In the second split, Lookin Sharp was coming off a 5th-place finish in her season debut and was saddled with a #9 post, so it was understandable that she went off as a 6-1 shot. But the filly from the John Butenschoen was also the big earner in the field as a 2-year-old, and she regained that fine form on this night. With David Miller in the bike, Lookin Sharp grabbed the lead an eight of a mile into the race and never looked back from there, dominating the field in 1:55:2, a new career-best time.

As it turns out, it wouldn’t be a good night for Pennsylvania All-Stars favorites. Although Abbie’s Celticlass, the 4-5 favorite in the final split, fared better than the favorites in the first two divisions, both of whom went off-stride, her first-over effort wasn’t enough to get more than the show. Meanwhile Modern Mercury, a filly trained and driven by Charlie Norris coming off a win at Harrah’s at Philadelphia, stepped into the breach and scored the victory on the front end in 1:56:1, ending an exciting week of Pennsylvania All-Stars action.

That will do it for this week, but we’ll see you at the track. Feel free to e-mail me at jbeviglia@mohegansunpocono.com.

2016 Season Preview

Wednesday, March 16th, 2016

2016 Season Preview

Hello again, everyone! It’s wonderful to be back, writing to the Pocono faithful on the eve of another amazing racing season. Once again I’ll be with you in this column every week, giving you the goods on all the finest performances, shocking long shots, and outstanding action taking place at The Downs at Mohegan Sun Pocono in this 2016 campaign.

After about four months away, everyone associated with the track is ready to roll on the new meet. And it feels like it’s a case of carrying over momentum, not just from our special 50th anniversary season of 2015, but also from the past decade or so of racing, during which time Pocono has ascended from just another harness track in a field of many to one of the finest racing establishments in all of North America.

It’s a bit hard for me to believe that this will be my ninth season calling the races at the track. I’ve been writing these columns for more than a decade now as well, so I hope people are used to my big yapper and long-winded bloviating by now. And in 2016 I’ll be adding host of the racing show to my duties from the beginning of the season, which should be a blast. With all of the excellent racing to discuss, and with my good buddies in the TV department propping me up, I might just be able to bluff my way through it.

So what does the 2016 racing season have in store for you? Well, for starters, there are some changes in the schedule. We start things off on Saturday March 19 at our normal starting time of 6:30 ET for Race 1. After a few weeks of easing into things, we settle into our normal four-night-a-week slate in April. The difference is that the four nights in question will be Saturday, Sunday, Monday and Tuesday, and that’s pretty much the schedule we keep right through to closing night, with a few exceptions.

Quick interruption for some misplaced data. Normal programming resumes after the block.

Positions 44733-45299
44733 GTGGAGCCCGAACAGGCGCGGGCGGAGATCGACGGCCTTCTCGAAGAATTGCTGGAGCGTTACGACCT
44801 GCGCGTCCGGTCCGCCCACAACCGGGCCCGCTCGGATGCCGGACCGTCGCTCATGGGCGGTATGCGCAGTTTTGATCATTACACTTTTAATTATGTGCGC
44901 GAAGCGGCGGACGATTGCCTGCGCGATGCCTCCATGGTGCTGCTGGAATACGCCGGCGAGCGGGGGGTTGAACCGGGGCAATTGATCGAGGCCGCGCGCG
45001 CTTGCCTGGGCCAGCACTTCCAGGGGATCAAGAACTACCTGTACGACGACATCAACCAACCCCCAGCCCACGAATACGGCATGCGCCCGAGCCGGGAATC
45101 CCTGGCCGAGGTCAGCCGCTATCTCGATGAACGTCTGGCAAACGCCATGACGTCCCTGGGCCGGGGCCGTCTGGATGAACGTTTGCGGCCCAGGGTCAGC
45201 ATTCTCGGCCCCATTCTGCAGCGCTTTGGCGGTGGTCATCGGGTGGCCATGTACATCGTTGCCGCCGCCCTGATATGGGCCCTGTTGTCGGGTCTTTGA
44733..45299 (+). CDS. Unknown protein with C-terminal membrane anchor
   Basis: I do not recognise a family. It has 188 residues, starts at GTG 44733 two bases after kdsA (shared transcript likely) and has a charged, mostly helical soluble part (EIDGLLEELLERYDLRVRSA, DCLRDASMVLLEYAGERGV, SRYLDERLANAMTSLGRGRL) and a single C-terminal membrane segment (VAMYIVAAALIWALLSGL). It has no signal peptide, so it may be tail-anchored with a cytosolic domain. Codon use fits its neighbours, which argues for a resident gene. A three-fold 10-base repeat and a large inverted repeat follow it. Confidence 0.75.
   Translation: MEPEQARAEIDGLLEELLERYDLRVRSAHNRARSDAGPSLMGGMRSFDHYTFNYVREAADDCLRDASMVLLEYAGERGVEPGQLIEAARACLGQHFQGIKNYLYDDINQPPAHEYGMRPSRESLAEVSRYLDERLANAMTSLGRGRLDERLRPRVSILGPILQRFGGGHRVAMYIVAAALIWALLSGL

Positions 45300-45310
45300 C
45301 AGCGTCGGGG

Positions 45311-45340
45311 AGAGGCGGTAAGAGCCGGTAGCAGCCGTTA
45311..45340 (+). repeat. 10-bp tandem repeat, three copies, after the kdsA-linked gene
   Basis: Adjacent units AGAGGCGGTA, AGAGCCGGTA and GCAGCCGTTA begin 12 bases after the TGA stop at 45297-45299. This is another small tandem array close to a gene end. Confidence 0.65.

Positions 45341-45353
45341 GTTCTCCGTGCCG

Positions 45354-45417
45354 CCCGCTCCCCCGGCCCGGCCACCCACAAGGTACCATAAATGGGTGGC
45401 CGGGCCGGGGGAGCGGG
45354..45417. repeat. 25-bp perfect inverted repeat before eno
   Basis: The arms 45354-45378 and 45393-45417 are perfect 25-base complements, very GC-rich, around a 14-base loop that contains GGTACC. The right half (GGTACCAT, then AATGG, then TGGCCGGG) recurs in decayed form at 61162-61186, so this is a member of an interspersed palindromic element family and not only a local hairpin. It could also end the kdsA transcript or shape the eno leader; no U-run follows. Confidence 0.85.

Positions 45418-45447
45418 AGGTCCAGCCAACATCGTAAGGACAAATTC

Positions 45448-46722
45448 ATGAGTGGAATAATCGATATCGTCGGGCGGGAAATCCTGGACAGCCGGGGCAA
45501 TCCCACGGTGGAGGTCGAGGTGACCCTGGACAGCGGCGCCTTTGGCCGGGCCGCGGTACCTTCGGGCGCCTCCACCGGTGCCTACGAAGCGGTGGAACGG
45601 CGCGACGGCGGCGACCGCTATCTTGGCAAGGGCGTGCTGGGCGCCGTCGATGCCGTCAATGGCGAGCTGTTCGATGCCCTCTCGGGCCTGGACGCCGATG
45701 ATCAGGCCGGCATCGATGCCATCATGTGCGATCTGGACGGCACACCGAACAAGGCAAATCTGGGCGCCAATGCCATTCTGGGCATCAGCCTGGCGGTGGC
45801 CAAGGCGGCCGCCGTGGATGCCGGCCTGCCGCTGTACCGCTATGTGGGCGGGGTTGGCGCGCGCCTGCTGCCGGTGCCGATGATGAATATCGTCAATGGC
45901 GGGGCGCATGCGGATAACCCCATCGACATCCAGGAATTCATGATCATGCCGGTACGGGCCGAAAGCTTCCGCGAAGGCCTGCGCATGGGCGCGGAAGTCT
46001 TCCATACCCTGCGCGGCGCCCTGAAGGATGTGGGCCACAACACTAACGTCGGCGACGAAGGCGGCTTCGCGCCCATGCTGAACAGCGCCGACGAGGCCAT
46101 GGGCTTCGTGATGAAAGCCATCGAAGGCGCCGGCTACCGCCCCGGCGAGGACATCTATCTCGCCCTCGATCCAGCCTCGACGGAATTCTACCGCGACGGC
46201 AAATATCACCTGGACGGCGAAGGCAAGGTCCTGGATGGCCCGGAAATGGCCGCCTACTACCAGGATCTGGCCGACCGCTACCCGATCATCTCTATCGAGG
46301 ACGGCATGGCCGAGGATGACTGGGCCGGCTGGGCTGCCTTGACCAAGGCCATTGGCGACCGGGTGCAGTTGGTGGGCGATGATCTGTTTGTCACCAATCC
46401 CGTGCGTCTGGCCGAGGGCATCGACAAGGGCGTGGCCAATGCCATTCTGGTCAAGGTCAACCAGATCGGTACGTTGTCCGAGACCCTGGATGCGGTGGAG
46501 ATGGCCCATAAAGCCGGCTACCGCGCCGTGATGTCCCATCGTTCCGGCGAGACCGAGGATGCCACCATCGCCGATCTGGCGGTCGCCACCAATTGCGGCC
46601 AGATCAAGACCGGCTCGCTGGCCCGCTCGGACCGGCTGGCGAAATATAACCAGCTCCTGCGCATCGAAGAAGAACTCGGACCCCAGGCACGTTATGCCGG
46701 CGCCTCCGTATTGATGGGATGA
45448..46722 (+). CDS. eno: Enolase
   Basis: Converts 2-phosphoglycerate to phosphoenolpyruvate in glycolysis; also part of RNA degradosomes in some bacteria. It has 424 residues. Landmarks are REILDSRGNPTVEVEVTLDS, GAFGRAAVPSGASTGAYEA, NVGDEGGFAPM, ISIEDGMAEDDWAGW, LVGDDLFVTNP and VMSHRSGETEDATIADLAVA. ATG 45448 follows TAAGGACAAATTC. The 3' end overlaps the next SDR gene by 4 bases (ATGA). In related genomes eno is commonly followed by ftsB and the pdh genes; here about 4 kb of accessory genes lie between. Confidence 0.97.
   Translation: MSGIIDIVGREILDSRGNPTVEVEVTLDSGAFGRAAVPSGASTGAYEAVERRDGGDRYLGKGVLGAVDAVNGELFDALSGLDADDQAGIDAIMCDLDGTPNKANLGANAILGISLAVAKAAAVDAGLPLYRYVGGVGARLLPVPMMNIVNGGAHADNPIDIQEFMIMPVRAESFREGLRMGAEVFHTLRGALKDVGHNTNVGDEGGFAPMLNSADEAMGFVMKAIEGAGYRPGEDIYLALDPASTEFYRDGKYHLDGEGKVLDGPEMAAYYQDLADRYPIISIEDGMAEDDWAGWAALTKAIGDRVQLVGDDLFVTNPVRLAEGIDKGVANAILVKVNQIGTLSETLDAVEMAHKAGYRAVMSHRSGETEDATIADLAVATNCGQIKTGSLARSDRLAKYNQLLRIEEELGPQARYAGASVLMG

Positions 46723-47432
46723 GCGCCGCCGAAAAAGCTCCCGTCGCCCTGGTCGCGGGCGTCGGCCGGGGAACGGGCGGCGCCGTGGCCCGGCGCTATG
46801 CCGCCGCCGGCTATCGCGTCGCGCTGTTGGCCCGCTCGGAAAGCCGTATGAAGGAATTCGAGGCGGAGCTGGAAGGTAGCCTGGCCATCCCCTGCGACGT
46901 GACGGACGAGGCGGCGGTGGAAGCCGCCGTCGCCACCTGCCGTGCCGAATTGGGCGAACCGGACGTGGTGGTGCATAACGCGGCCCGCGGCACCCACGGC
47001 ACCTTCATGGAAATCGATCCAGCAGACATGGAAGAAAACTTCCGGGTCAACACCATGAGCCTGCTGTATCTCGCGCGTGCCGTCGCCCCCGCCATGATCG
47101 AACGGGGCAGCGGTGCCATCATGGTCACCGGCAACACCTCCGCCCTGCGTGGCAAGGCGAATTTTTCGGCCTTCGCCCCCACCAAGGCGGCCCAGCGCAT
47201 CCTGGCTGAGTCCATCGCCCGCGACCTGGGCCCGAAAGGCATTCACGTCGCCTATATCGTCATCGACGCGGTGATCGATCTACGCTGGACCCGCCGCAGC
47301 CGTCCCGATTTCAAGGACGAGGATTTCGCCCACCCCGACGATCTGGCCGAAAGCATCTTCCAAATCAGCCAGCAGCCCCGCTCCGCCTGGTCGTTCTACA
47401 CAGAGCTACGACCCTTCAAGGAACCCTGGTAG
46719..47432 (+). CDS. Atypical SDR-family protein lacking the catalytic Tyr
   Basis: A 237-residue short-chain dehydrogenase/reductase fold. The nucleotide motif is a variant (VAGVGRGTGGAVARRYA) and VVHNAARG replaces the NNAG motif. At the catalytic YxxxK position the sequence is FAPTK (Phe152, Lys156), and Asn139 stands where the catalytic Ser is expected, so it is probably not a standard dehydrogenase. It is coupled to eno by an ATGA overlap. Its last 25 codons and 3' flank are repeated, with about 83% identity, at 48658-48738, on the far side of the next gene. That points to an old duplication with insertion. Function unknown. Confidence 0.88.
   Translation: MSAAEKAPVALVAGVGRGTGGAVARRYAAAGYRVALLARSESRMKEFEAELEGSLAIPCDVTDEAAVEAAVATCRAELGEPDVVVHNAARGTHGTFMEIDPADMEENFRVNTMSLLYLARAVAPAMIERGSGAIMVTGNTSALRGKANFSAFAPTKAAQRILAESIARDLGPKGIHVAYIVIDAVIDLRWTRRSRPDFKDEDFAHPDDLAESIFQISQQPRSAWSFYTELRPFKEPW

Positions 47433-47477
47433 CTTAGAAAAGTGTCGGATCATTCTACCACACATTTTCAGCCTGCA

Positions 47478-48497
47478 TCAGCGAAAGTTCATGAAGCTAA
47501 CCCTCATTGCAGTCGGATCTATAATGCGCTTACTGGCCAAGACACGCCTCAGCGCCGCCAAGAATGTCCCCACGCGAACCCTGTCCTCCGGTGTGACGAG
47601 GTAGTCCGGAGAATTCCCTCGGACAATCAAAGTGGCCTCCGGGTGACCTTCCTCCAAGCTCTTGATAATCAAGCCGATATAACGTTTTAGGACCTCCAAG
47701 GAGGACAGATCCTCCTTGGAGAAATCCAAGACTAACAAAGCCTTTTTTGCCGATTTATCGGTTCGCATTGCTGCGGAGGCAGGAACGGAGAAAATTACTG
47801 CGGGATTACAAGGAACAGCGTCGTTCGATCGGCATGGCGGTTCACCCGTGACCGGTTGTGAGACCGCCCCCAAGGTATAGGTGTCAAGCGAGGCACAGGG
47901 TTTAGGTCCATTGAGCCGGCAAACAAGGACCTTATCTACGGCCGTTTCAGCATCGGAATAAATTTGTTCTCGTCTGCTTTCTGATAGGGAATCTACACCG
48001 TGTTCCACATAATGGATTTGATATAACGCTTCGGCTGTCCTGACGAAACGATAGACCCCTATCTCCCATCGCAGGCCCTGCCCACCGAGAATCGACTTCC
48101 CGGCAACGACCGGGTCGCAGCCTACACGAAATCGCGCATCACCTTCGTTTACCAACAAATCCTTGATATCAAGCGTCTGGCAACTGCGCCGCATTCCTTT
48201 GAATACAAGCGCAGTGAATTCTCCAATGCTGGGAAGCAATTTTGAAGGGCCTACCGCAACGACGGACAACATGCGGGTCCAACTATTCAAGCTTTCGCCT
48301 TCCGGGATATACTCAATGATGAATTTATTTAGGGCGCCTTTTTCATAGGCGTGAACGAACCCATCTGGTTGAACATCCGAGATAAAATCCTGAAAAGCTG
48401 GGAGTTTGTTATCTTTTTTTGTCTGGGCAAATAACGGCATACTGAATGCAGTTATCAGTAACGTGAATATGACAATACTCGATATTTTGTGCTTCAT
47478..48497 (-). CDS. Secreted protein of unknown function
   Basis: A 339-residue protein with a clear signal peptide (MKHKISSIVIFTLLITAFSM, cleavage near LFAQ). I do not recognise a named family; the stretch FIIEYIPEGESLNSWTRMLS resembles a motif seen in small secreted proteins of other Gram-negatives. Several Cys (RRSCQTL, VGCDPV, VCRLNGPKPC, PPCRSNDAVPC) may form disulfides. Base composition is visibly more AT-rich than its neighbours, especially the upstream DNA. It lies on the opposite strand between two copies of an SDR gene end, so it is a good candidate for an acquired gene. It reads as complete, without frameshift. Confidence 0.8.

There are some slight post time differences to note as well. Sunday nights will feature a 7:30 ET post time for Race 1. And come the months of September, October and November, our Monday cards will begin at 4:30 ET for a little afternoon racing. Obviously it’s a lot of information to swallow all at once, but rest assured that we’ll be keeping you up to date all season long as need be.

Our schedule will feature our usual combination of outstanding overnight racing and plentiful stakes action. Concerning the stakes, we’ve added once again to the bounty up for grabs for the harness racing’s finest horses. In addition to Sun Stakes Saturday in July, featuring the Hempt, Lynch, Beal, and Ben Franklin, and Super Stakes Saturday in August, when you’ll see the Battle of Brandywine, the Colonial, and the Valley Forge, we’ve added a couple biggies on the first Saturday in May. As part of a day-night dual card on May 7 that sandwiches the simulcast of the Kentucky Derby, Pocono will be hosting a pair of new stakes races: The $500,000 Pennsylvania Classic for 3-year-old pacers and the $300,000 Miss Pennsylvania for 3-year-old filly pacers.

Don’t forget that we’ll also see a steady diet of Pennsylvania Sire Stakes, Pennsylvania All Stars, and Stallion Series races throughout the season. In other words, you’ll be hard-pressed to find a track anywhere putting that kind of money on the line.

It’s predictable then that all that dough brings out a ton of human talent, in terms of owners, trainers, and drivers, to the Pocono oval to get their share of the loot. Our driving colony is as deep as it comes, but there’s no doubt George Napolitano Jr. will have a target on his back after his record-setting 2015 season. Guys like his brother Anthony Napolitano, Simon Allard, Andrew McCarthy, and many others will be trying to take the top spot away. On the training side, Rene Allard and Chris Oakes will return to defend, respectively, their training wins and training percentage titles against an outstanding group of handlers, some who have barns at Pocono, others who will be shipping in their best equine talent.